Representations of the Past in The Seafarer and The Wanderer College
The poems The Seafarer and The Wanderer are both elegiac in nature: each speaker delivers a reflective monologue about their journey from the past they have lost to the solitary present they face, although there are limitations to the past’s disappearance, as it clearly lingers in their memories of ‘days of toil’. The ‘ubi sunt’ formula used in both is a traditional method to voice a realisation of loss and the transitory nature of life: for example, in a rhetorical set-piece in The Wanderer it takes the form of a list.
‘Hwær cwom mearg? Hwær cwom mago? Hwær cwom maÞÞumgyfa?
Hwær cwom symbla gesetu? Hwær sindon seledreamas?’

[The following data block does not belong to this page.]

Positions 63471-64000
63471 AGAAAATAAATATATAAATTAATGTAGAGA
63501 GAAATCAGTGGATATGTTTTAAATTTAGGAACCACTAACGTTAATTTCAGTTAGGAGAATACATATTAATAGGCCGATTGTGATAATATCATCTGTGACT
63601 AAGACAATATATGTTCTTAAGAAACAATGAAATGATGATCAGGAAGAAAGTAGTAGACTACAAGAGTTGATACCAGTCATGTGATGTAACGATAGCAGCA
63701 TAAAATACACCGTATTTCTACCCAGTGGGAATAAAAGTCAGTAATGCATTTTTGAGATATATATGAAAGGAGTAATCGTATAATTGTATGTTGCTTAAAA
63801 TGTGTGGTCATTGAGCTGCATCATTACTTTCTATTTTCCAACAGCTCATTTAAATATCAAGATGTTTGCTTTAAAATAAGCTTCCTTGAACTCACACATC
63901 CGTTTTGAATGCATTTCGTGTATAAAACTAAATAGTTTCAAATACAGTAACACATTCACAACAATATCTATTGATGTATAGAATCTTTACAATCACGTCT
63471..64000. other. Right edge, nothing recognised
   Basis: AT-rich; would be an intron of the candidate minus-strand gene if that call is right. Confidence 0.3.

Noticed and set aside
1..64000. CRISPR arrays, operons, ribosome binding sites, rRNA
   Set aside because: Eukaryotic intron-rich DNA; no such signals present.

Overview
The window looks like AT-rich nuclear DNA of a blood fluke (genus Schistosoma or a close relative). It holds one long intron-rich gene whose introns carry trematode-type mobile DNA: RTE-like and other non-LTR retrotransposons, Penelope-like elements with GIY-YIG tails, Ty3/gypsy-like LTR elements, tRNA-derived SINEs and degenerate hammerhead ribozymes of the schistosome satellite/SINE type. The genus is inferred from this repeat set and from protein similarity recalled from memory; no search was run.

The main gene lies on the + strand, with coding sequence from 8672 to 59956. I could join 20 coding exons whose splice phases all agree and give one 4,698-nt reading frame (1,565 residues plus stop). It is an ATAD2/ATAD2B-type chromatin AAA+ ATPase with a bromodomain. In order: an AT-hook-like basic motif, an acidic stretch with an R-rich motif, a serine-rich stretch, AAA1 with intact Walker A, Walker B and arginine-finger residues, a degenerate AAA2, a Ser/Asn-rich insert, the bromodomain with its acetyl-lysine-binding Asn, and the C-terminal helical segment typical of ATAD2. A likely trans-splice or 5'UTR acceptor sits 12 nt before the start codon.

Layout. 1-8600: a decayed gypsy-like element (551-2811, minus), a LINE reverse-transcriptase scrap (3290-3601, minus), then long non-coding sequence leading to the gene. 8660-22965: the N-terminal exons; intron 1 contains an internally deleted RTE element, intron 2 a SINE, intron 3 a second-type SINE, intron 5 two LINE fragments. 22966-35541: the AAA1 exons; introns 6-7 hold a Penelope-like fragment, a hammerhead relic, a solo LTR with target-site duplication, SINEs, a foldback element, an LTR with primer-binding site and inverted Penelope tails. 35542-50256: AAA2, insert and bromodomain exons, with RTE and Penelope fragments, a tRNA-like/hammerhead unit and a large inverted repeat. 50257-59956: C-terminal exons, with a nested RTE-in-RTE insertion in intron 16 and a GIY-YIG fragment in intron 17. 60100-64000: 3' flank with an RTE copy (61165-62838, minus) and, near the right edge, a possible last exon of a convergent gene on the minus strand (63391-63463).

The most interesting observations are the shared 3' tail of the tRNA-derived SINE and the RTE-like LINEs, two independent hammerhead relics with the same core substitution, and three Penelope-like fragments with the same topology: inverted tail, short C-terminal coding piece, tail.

The poet here expresses how distant the past now really is, as the hypothetical wise man asks after treasure-givers and the place of banquets in vain, as these fundamental examples from his past life are now gone. This rhetorical despair is emphasized by the repeated use of ‘Hwær’, as he appears to be in denial about the permanent loss of his familiar surroundings. The oral tradition in which Old English manuscript poetry had its roots influences this structure, as the mono-syllabic word demanding answers directly from any potential audience creates a striking new ‘movement’ within the poem, as though...
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